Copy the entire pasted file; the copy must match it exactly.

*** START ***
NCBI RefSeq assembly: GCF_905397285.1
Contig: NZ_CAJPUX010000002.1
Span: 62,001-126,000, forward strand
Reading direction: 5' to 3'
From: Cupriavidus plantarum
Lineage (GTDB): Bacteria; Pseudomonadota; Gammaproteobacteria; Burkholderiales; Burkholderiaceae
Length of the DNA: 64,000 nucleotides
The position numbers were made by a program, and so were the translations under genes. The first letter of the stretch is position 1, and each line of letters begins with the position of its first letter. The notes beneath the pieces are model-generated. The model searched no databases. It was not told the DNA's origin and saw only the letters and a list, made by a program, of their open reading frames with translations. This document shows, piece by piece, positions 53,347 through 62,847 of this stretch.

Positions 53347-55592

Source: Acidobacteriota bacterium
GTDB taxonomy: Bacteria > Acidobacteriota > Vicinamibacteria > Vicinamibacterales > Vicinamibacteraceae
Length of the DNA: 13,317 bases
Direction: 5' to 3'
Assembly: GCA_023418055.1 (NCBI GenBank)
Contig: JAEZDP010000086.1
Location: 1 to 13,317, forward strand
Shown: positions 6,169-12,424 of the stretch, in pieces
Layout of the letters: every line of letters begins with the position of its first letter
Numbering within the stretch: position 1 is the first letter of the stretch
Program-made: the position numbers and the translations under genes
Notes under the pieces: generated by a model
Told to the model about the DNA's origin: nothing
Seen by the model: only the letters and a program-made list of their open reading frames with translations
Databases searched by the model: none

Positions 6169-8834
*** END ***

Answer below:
NCBI RefSeq assembly: GCF_905397285.1
Contig: NZ_CAJPUX010000002.1
Span: 62,001-126,000, forward strand
Reading direction: 5' to 3'
From: Cupriavidus plantarum
Lineage (GTDB): Bacteria; Pseudomonadota; Gammaproteobacteria; Burkholderiales; Burkholderiaceae
Length of the DNA: 64,000 nucleotides
The position numbers were made by a program, and so were the translations under genes. The first letter of the stretch is position 1, and each line of letters begins with the position of its first letter. The notes beneath the pieces are model-generated. The model searched no databases. It was not told the DNA's origin and saw only the letters and a list, made by a program, of their open reading frames with translations. This document shows, piece by piece, positions 53,347 through 62,847 of this stretch.

Positions 53347-55592

Source: Acidobacteriota bacterium
GTDB taxonomy: Bacteria > Acidobacteriota > Vicinamibacteria > Vicinamibacterales > Vicinamibacteraceae
Length of the DNA: 13,317 bases
Direction: 5' to 3'
Assembly: GCA_023418055.1 (NCBI GenBank)
Contig: JAEZDP010000086.1
Location: 1 to 13,317, forward strand
Shown: positions 6,169-12,424 of the stretch, in pieces
Layout of the letters: every line of letters begins with the position of its first letter
Numbering within the stretch: position 1 is the first letter of the stretch
Program-made: the position numbers and the translations under genes
Notes under the pieces: generated by a model
Told to the model about the DNA's origin: nothing
Seen by the model: only the letters and a program-made list of their open reading frames with translations
Databases searched by the model: none

Positions 6169-8834